"Hillary Adds Capital Gains Complexity With Tax Rise, 6-Year Wait," is the headline that Bloomberg hangs over its news article about Secretary Clinton's speech in Manhattan today. The negativity is justified by the details:
For Americans in the top tax bracket, assets held for less than two years would be taxed at the top ordinary-income tax rate of 43.4 percent, according to the campaign.
The rate would drop to 39.8 percent after two years, 35.8 percent after three years, 31.8 percent after four years and 27.8 percent after five years. Taxpayers would have to hold onto assets for at least six years to get the 23.8 percent rate, which would remain the lowest available.
Clinton wants to push capital gains taxes higher than the 28 percent proposed earlier this year by President Barack Obama -- and higher than the 20 percent maximum Clinton advocated in her 2008 campaign for president.
This proposal is pathetic. If Mrs. Clinton wants to encourage long-term thinking, she could keep the current short-term rate where it is and cut the rate for longer-term holdings. Instead, she's proposing a tax increase for everything except holdings that are kept at least six years.
The Bloomberg article does a decent job of describing the "lock-in" problem encouraged by such high rates:
higher tax rates discourage selling. This would be especially so in Clinton's proposed system, which dangles a lower rate for those who hold on longer.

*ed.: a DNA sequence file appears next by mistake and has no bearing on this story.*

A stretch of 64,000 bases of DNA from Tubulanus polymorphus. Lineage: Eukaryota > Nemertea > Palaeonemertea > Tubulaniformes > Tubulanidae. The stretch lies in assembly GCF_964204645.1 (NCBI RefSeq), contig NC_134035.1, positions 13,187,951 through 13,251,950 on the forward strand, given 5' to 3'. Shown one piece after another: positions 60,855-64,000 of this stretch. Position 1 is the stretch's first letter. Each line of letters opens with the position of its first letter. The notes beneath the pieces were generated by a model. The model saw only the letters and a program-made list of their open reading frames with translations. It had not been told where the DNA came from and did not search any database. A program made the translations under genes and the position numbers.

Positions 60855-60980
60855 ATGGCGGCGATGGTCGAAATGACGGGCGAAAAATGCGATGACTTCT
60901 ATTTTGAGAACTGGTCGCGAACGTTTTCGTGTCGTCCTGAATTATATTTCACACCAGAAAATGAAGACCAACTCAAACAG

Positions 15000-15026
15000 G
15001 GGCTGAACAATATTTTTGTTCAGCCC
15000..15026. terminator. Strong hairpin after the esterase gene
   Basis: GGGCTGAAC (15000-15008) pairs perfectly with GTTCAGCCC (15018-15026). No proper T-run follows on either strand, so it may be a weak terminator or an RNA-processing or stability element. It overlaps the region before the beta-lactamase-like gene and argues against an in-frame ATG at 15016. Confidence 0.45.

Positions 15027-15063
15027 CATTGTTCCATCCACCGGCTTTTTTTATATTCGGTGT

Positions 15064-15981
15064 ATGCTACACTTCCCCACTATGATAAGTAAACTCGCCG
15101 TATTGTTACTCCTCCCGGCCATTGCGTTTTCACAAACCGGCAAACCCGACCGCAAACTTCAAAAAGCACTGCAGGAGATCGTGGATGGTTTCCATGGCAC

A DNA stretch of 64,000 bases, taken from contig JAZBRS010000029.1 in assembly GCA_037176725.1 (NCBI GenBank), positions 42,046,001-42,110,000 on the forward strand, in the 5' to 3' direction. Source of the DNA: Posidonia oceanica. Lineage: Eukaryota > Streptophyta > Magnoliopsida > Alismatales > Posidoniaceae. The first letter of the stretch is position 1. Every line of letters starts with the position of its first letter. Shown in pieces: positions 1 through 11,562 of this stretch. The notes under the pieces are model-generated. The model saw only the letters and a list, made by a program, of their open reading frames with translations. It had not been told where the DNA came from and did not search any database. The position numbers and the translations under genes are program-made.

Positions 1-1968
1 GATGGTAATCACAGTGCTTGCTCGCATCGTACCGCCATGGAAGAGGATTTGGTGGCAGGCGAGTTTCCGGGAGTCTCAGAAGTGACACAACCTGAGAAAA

"You're locked into BlackBerry, when all of a sudden there's Apple," said Mark Bloomfield, president of the American Council on Capital Formation, a Washington group that advocates lower investment taxes. "That's sort of the biggest problem with it."
Useful context for the issue is available in a classic New York Sun editorial from 2008, "Charles Gibson's Finest Hour." The key point is that these tax increases aren't about raising revenue for the federal government, they are about something else — controlling behavior, punishing success, providing an opportunity for moral preening by Senator Clinton and certain of her supporters, protecting entrenched corporate managements from activist investors.
I'm generally sympathetic to the idea that there's too much short-term focus in American business and even open to the idea (though not entirely convinced) that government action might be able to help tilt things in more of a long-term direction. But this tax increase proposal is not a serious solution. I'm actually kind of surprised that Mrs. Clinton put it forward in this form. Not because I am under any illusions that she is any kind of free-market type, but because given her history in 2008 of opposing increased capital gains taxes and given her husband's successful experience in cutting capital gains taxes and given that she has some donor base that pays these taxes, I thought she'd be a little more sophisticated. As it is, she leaves herself open to attacks by Republicans that she's proposing an 82% tax increase on gains in the one-year to two-year window.
And remember, this is what she says she is going to do while she's running for office. Bill Clinton ran in 1992 on a middle class tax cut and wound up raising income tax rates once he got into office. So it's quite possible that if Hillary Clinton gets elected, she'd be even more of a tax-raiser as President Clinton than she is as Candidate Clinton. It's not encouraging at all.